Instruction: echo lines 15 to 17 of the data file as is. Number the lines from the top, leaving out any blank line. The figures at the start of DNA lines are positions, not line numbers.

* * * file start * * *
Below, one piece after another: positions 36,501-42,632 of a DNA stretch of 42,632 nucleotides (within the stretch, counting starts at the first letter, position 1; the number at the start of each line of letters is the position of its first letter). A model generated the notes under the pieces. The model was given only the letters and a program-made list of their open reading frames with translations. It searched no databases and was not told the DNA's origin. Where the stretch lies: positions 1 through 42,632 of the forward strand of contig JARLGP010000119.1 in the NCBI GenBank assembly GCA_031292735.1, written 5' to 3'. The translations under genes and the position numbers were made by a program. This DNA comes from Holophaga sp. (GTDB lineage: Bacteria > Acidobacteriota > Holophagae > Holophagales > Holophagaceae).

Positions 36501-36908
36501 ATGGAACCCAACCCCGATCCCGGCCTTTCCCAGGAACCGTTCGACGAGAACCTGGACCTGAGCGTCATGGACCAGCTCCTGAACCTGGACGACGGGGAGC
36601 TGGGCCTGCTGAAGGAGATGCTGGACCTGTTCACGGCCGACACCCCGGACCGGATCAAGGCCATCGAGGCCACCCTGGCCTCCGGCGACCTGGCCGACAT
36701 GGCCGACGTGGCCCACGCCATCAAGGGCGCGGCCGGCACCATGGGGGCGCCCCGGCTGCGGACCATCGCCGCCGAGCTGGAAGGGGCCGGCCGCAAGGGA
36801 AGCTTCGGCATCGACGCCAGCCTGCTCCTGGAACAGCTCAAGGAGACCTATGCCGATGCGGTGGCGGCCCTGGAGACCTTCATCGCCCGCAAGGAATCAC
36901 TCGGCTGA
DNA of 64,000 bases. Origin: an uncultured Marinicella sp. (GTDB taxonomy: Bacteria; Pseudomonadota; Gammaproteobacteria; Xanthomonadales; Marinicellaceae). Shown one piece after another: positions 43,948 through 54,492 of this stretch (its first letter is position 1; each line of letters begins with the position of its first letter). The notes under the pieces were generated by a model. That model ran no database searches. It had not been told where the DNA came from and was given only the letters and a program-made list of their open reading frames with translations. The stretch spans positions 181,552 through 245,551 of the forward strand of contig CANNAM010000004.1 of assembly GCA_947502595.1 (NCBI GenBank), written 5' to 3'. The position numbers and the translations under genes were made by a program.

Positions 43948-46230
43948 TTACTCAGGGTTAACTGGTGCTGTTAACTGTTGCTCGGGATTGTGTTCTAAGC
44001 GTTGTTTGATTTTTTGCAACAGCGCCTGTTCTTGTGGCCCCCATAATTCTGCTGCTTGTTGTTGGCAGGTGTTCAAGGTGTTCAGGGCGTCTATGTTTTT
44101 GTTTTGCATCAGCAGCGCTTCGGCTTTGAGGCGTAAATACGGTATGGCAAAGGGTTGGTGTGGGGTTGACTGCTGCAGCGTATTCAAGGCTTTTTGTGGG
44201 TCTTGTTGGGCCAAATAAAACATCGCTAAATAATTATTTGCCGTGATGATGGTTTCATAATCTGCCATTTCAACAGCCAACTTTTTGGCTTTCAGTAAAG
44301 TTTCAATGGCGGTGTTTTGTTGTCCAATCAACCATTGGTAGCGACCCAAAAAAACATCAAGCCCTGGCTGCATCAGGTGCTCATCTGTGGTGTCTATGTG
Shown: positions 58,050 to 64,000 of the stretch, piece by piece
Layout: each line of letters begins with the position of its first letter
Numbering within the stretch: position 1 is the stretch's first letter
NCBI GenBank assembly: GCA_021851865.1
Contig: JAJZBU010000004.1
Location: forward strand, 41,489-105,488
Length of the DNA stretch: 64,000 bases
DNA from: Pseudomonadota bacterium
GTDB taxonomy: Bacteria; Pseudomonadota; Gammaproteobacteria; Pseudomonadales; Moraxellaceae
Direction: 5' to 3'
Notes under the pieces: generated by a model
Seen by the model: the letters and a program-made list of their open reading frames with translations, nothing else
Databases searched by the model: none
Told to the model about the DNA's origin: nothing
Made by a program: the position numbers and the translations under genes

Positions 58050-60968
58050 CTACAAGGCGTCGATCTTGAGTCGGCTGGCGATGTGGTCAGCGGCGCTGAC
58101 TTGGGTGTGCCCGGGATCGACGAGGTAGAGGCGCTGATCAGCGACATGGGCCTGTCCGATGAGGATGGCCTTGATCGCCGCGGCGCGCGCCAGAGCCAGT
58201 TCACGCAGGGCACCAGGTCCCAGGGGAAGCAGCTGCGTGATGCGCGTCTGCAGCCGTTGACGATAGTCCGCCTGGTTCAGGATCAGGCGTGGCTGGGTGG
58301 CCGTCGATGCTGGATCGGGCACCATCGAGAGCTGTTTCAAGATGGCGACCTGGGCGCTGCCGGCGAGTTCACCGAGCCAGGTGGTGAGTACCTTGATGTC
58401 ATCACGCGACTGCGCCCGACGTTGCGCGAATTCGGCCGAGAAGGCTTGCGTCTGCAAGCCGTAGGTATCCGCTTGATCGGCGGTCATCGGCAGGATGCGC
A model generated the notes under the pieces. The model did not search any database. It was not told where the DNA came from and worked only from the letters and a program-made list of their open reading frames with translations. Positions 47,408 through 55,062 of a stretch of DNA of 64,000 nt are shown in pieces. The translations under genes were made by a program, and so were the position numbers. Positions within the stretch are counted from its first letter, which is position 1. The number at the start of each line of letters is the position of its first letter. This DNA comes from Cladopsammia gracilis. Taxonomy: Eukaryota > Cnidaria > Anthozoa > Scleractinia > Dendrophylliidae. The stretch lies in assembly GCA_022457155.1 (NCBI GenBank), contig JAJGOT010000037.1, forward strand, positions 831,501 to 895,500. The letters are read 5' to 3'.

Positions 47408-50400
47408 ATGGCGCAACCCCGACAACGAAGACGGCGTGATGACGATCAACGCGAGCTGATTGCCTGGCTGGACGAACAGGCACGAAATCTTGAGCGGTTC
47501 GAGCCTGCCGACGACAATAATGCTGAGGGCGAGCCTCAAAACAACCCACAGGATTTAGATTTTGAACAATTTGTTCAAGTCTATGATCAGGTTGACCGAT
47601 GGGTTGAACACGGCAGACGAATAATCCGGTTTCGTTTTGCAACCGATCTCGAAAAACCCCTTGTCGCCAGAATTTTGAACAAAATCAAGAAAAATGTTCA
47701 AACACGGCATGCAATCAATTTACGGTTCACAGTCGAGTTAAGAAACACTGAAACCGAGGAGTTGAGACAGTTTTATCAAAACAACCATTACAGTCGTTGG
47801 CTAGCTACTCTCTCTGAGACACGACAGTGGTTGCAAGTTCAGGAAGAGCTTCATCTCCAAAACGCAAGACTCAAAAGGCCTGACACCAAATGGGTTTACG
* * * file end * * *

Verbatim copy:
Shown: positions 58,050 to 64,000 of the stretch, piece by piece
Layout: each line of letters begins with the position of its first letter
Numbering within the stretch: position 1 is the stretch's first letter